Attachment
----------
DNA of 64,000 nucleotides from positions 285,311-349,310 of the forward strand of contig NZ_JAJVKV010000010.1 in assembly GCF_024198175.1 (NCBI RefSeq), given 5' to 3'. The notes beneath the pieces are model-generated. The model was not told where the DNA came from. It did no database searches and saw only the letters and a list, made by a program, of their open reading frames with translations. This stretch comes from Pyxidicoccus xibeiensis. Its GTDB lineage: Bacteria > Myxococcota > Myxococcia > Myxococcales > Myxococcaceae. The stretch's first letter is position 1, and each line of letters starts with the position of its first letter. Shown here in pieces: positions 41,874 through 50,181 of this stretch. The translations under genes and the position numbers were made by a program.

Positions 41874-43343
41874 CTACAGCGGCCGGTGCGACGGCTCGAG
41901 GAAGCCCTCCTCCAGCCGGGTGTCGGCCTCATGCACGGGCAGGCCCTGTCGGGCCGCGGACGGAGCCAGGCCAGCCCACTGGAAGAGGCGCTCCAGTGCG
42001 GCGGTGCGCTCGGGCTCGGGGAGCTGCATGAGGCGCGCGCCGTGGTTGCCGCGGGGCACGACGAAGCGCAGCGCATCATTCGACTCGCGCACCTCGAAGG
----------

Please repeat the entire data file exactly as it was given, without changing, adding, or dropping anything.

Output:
DNA of 64,000 nucleotides from positions 285,311-349,310 of the forward strand of contig NZ_JAJVKV010000010.1 in assembly GCF_024198175.1 (NCBI RefSeq), given 5' to 3'. The notes beneath the pieces are model-generated. The model was not told where the DNA came from. It did no database searches and saw only the letters and a list, made by a program, of their open reading frames with translations. This stretch comes from Pyxidicoccus xibeiensis. Its GTDB lineage: Bacteria > Myxococcota > Myxococcia > Myxococcales > Myxococcaceae. The stretch's first letter is position 1, and each line of letters starts with the position of its first letter. Shown here in pieces: positions 41,874 through 50,181 of this stretch. The translations under genes and the position numbers were made by a program.

Positions 41874-43343
41874 CTACAGCGGCCGGTGCGACGGCTCGAG
41901 GAAGCCCTCCTCCAGCCGGGTGTCGGCCTCATGCACGGGCAGGCCCTGTCGGGCCGCGGACGGAGCCAGGCCAGCCCACTGGAAGAGGCGCTCCAGTGCG
42001 GCGGTGCGCTCGGGCTCGGGGAGCTGCATGAGGCGCGCGCCGTGGTTGCCGCGGGGCACGACGAAGCGCAGCGCATCATTCGACTCGCGCACCTCGAAGG